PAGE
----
Adult Children Still Care if Their Parents Get Divorced. Here Are Three Things to Consider.

Dear mom and dad, even though we’re older…We still care. 

When we talk about divorce and kids, we usually discuss the effects it’ll have on young children. After all, their time will now be split between two households and the seemingly normal life that they had before will be upended. 

However, we often fail to acknowledge how a divorce will affect adult children. You might not think about it, but your kids have lived their entire adolescence and most of their adult lives with you and your ex together. 

All of a sudden that bond is broken and they’re forced to rotate holidays and time spent with their parents. 

It’s safe to say that divorce is hard on any child, no matter their age. 

If you and your significant other are considering a divorce, you’ll also want to consider how it might impact your older children. 

Here are three things to keep in mind so that you can appropriately handle the situation.

Don’t put them in the middle

Just because your kids are older doesn’t mean that they want to hear all of the details of your marriage. Yes, your kids will be supportive, but if you need to vent, confide in a friend, not your kids. You don’t want to poison the minds of your kids and build resentment towards your ex. Keep some things to yourself.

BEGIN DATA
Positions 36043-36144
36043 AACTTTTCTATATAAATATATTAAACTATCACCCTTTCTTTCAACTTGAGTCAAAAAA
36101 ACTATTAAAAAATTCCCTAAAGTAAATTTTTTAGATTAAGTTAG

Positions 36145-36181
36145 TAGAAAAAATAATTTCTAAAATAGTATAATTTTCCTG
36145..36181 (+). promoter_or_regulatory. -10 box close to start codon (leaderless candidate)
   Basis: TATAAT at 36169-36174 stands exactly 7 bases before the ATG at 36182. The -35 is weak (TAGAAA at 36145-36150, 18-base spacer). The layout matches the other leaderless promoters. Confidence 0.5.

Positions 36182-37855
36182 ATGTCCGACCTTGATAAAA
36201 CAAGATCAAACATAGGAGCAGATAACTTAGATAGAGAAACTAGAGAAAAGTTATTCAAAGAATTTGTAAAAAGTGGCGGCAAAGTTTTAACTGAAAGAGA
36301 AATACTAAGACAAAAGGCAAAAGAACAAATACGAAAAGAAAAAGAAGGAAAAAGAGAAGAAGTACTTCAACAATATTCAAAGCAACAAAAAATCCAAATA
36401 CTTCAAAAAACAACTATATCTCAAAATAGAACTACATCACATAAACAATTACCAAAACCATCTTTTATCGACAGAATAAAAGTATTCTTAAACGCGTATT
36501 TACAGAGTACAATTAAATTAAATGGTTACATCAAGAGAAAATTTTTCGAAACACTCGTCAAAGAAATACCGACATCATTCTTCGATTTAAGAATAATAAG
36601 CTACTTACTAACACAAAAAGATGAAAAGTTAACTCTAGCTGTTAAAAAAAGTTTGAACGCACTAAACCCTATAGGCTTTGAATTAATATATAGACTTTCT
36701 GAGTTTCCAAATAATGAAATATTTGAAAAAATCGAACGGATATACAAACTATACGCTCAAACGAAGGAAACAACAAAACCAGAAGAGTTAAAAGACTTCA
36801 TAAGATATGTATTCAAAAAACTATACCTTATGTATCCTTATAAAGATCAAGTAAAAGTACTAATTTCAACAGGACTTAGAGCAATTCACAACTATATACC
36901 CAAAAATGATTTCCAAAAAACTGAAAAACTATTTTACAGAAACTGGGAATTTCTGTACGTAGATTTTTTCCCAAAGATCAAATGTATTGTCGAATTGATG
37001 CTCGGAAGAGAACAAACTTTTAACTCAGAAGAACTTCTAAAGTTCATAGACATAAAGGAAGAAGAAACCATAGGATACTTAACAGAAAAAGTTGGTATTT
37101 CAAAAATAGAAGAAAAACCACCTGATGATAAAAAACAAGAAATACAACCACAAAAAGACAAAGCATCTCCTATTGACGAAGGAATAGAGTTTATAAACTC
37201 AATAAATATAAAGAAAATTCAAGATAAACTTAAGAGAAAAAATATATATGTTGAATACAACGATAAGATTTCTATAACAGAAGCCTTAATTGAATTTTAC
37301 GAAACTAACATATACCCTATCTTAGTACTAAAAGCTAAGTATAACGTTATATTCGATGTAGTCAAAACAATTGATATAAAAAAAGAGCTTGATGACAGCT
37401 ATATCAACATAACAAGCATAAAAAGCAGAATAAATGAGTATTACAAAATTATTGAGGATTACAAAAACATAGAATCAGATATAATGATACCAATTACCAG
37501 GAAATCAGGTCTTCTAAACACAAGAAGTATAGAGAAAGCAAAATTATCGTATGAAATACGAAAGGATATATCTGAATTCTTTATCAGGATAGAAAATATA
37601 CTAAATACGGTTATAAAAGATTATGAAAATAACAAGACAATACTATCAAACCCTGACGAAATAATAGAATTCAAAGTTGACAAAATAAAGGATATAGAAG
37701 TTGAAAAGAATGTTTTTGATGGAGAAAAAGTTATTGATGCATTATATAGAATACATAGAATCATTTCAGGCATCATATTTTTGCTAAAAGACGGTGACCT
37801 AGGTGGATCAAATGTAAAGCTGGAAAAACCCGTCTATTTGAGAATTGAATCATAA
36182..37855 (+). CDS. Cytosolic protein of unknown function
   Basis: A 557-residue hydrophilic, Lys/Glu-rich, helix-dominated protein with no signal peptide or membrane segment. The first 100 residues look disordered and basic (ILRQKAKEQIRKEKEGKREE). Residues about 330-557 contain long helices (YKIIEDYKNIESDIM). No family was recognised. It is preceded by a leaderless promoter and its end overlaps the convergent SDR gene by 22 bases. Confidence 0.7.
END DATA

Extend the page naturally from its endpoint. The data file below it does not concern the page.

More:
Don’t stop being a parent

As your kids get older, they won’t need you like they once did before. They’ll need you in new ways. From family holidays to weddings and everything in between, they’ll need you both to put your differences aside during these situations. Put your kids first and remember, keeping the peace is more important than sneaking in a snarky comment to your ex and creating turmoil.

Acknowledge their doubts

Your marriage was all that your kids knew. Now all of a sudden, it’s gone. This can create a sense of doubt in the minds of your children. They could begin to question the idea of marriage, and if what they believed in their whole lives was nothing but a lie. Doubts may begin to creep in and it’s your job as a parent to reassure them and help them understand that your marriage shouldn’t define their relationships. Encourage them to learn from your mistakes so that they can shape a more positive outcome for themselves.